This is one of a series of reports by members of a University of Washington journalism class taught by professor David Domke. The students have been covering the presidential race in Washington, Idaho, and Texas. For more coverage by the class, go to their blog, Seattlepoliticore.org.
Across the country, dinner table conversations are split over this year's Democratic nomination. The divide crosses race, religion and even party lines. The Houston GLBTs (Gay, Lesbian, Bisexual and Transgender/Transsexual people) are no different. Their two major groups in the city are split, as is the general community. The Houston GLBT Political Caucus endorsed Obama last week, but the Houston Area Stonewall Democrats endorsed Clinton. Determined and loyal Clinton supporters campaigning in the area are countered by the many passionate Obama supporters, canvassing the streets of Houston.
After meeting Saturday night at the Starbucks on Montrose Blvd., more than a dozen Obama volunteers headed out for what they referred to as the "Gayborhood," a section of town just off Montrose lined with gay and lesbian clubs, bars, restaurants and of course, voters. They were there to inform and get out the vote. A few stood on street corners asking passers-by the same questions: Are you voting for Obama? Are you going to caucus? Have you told your friends?
Others surveyed the bars, initiating one-on-one discussions about the election. Rebekah Lee, a volunteer from Bellingham, WA, pulled up a copy of Obama's recent open letter to the GLBT community on her cell phone to show on-the-fence-voters a reason to consider Obama. "I really believe in Barack for our time," said Lee. "He's not afraid to answer a question with an Ã¢'ê¬ËI don't know' or give you the tough answer. I can tell Barack wants the office to be able to serve people."
Randall Ellis, chair of the Texans for Obama Steering Committee, organized Saturday's canvassing. "I've been really making sure we talk to people at forums and community events to convey Sen. Obama's stance on the issues that are important to this community," said Ellis. Republican Noel Freeman joined the effort Saturday, explaining to voters why he's making the party jump to support Barack Obama. "I'm not a single issue voter, but because of what's happened to (the GLBT community) over the last eight years with the Federal Marriage Amendment," he said, "and because the country has been so divisive and our community has been used as a part of that, it's important for me at this point in my life to support a candidate who is good on our issues."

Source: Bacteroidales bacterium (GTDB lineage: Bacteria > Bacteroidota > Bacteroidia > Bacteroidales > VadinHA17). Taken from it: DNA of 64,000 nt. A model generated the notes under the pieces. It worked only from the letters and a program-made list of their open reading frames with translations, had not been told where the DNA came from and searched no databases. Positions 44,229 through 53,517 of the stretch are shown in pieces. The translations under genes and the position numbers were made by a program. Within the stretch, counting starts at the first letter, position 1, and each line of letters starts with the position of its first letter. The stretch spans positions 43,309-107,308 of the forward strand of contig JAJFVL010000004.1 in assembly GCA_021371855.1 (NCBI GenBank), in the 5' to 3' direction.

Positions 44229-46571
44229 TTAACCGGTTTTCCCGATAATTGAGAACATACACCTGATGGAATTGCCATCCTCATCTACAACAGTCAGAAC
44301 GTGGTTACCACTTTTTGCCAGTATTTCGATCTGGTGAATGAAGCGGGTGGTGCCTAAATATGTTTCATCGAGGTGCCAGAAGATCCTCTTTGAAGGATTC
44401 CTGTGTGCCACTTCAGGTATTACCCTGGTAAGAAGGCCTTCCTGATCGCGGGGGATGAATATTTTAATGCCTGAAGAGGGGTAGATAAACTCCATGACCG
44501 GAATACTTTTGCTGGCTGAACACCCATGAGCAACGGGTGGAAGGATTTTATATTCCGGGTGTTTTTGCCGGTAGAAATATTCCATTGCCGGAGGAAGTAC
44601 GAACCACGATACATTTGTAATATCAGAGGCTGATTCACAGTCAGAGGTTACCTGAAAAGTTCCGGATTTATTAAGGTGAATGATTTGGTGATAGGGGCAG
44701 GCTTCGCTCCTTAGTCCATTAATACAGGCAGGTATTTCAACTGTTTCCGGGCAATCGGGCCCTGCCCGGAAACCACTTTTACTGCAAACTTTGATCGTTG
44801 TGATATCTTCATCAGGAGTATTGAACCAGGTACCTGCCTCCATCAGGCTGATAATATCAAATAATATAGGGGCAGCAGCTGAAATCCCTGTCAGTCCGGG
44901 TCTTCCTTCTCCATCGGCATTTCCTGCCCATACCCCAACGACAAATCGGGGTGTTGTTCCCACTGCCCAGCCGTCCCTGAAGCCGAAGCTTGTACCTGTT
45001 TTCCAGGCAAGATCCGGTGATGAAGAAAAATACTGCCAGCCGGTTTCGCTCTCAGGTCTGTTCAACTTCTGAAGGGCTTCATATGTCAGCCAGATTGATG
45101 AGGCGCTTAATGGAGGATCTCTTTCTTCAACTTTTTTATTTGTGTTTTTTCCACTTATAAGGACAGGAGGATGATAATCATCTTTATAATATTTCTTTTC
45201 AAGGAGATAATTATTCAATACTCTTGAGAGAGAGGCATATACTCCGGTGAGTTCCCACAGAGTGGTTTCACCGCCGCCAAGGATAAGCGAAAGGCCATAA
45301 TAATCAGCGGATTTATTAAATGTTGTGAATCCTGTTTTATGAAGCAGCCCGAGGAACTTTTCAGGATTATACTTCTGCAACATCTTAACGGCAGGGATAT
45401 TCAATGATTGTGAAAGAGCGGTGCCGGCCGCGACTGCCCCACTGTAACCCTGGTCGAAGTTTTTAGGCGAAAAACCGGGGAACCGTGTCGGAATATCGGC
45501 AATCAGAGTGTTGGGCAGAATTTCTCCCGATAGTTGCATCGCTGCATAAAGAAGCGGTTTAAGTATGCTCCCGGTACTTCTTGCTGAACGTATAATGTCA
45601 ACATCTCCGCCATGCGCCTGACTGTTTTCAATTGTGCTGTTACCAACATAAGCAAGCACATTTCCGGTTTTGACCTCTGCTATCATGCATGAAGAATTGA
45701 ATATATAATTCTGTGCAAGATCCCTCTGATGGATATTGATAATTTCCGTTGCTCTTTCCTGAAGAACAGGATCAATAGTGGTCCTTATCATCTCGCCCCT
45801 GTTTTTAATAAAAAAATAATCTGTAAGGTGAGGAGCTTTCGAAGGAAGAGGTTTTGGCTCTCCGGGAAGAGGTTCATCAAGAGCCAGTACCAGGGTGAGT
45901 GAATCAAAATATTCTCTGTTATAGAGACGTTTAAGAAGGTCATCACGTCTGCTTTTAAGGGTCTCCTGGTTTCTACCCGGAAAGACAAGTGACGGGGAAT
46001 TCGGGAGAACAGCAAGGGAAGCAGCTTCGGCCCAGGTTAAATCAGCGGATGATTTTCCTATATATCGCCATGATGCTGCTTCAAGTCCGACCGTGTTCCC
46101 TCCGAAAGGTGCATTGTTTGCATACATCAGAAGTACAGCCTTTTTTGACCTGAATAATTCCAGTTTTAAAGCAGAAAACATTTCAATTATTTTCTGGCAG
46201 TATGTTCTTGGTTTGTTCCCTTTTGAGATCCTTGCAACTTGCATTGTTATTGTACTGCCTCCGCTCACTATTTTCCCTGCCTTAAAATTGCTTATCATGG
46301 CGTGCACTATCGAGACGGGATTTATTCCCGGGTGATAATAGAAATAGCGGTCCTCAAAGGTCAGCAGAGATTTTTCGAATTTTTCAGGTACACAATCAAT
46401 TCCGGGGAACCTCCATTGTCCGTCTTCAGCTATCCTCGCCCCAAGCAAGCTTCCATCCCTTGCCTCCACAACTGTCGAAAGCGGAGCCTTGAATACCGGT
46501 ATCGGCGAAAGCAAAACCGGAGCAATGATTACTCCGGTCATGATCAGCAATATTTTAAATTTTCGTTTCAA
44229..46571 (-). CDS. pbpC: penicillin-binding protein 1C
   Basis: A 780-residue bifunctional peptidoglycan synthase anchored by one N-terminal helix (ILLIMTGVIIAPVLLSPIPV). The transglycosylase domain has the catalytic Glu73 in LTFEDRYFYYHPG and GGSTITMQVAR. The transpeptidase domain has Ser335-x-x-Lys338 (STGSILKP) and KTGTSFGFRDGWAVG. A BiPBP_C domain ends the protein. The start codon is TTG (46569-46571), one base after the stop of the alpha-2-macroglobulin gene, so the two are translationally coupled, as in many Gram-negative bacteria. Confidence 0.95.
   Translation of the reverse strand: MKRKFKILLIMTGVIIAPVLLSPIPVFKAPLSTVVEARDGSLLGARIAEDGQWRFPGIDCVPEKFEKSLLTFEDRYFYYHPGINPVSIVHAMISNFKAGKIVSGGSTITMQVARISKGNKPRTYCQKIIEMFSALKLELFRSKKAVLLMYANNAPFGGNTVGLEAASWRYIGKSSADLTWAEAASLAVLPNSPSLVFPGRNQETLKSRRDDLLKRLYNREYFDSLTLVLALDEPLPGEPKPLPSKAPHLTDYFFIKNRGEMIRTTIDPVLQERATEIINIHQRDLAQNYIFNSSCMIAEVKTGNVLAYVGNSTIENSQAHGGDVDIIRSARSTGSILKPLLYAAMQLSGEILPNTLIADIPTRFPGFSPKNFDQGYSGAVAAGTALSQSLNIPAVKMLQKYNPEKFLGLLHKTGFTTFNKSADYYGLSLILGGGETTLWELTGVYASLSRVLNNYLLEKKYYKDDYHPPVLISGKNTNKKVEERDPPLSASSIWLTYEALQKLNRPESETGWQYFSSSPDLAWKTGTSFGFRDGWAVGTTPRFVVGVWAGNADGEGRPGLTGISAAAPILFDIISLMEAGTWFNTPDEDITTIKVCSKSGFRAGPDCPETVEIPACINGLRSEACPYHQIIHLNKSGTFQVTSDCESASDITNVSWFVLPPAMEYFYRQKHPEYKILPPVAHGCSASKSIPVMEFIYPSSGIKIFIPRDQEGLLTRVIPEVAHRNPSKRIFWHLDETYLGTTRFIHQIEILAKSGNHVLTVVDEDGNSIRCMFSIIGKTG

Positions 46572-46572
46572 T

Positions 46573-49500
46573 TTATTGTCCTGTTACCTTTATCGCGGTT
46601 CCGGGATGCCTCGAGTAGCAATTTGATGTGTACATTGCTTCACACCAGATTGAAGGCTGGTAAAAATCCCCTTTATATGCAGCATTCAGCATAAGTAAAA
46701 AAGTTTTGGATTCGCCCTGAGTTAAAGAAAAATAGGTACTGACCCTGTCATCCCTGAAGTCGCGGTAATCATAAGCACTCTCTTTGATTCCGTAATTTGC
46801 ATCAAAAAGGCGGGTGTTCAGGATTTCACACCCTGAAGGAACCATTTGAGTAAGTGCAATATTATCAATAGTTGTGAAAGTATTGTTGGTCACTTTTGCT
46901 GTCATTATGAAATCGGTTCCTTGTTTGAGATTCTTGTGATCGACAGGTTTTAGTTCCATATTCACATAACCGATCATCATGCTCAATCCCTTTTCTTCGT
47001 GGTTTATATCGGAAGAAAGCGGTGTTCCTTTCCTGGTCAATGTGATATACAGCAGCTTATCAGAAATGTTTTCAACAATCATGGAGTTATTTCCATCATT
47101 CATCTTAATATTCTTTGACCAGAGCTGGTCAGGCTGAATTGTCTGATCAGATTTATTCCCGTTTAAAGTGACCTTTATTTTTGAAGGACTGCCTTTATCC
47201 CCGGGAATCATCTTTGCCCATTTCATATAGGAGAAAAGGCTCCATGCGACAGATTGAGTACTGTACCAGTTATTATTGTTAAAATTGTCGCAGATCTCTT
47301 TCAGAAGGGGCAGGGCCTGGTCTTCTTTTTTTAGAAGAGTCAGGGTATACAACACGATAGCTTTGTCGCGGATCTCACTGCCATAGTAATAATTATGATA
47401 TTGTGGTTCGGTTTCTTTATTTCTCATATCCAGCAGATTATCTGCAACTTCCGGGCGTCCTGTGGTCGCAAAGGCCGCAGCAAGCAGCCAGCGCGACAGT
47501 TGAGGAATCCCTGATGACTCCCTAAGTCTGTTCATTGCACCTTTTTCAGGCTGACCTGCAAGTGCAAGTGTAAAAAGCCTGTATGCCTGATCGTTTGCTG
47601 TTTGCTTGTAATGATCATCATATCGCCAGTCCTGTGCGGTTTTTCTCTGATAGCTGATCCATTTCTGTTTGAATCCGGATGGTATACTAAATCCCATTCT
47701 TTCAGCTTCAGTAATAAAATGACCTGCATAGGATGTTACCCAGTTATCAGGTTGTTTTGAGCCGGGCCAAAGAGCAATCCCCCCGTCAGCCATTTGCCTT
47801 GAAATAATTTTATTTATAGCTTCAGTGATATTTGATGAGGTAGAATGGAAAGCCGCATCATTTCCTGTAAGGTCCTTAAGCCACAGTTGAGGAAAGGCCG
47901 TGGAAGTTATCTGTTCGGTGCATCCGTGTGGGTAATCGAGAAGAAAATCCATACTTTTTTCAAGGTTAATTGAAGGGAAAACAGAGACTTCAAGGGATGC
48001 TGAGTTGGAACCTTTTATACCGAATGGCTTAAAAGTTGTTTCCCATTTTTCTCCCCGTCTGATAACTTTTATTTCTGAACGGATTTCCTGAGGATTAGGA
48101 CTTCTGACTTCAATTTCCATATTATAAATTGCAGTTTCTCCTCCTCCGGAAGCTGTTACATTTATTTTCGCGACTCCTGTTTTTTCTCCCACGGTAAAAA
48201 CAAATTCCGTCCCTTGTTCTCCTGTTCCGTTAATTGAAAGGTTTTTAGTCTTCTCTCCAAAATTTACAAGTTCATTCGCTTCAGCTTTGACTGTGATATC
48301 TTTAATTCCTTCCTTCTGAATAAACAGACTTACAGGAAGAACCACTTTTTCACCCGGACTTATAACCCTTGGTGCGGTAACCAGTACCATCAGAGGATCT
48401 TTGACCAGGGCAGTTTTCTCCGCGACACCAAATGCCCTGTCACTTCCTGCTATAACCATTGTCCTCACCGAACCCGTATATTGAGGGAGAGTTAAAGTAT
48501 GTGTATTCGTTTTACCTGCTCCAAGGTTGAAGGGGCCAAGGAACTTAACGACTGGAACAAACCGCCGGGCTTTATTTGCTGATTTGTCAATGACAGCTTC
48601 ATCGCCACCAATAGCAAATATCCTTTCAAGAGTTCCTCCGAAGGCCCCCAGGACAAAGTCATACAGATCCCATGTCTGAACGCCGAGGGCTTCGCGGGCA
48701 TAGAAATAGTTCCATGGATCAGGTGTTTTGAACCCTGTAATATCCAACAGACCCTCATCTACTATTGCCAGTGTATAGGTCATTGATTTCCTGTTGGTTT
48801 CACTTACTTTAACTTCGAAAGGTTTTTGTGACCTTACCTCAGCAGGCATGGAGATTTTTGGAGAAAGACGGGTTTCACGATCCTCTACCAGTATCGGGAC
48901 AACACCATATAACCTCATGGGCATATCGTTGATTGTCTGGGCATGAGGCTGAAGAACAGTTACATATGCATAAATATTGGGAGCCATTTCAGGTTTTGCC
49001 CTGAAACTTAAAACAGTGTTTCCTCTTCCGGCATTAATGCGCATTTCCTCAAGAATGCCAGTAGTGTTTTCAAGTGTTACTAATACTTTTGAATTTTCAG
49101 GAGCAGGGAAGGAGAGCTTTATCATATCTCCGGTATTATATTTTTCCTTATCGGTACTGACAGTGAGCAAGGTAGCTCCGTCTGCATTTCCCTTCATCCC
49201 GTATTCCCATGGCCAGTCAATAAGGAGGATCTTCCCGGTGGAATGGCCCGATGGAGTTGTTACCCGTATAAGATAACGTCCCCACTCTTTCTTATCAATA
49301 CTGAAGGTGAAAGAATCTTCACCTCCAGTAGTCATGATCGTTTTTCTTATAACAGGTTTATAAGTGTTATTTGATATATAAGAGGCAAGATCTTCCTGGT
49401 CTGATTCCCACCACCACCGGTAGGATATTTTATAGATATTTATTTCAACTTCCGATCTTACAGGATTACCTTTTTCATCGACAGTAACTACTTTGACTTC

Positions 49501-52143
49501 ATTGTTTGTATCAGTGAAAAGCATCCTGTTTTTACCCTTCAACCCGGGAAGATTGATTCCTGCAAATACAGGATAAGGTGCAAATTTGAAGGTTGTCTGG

The next day, on another side of town, the Clinton GLBT organizers showed up with their heavy hitter. San Francisco Mayor Gavin Newsom, well know for his controversial endorsement of same-sex marriages, spoke to the gathering at Guava Lamp, a predominantly gay bar in Houston. "I was very disappointed when Barack Obama said he didn't see any difference between civil union and marriage," the mayor told us before going on stage. "To me it was very hurtful, particularly coming from someone in the African American community who understands separate is not equal."
Obama supporters, however, found equal fault with some of Clinton's GLBT policies, particularly with regard to transgendered individuals.
"I was very disappointed with a lot of Democrats, including Barack, who hasn't talked much about the transgender community either," said Newsom.
The GLBT community in Houston as a whole has shown extensive political awareness. Sitting at a local coffee shop, Damon Constantine and Noah Ball discussed the pros and cons of various candidates. "Hillary solidified the gay community long ago. Bill Clinton was very pro-gay, and she marched in the New York Pride Parade," said Ball.
"People have different opinions about that though," Constantine responded. "Bill signed into law 'Don't Ask, Don't Tell' and somewhat betrayed the people he worked so hard to support."
At the Obama canvassing event Saturday, volunteers handled questions raised by undecided voters. Even on general election issues, volunteers such as Vanessa Edwards-Foster provided educated answers. Edwards-Foster explained to several voters how the delegate system works and the Democratic Party's national quota for various demographics. "On the national level, they are looking for 27 trans delegates," she explained to one group. "I know it doesn't sound like a lot, but we only had five last time."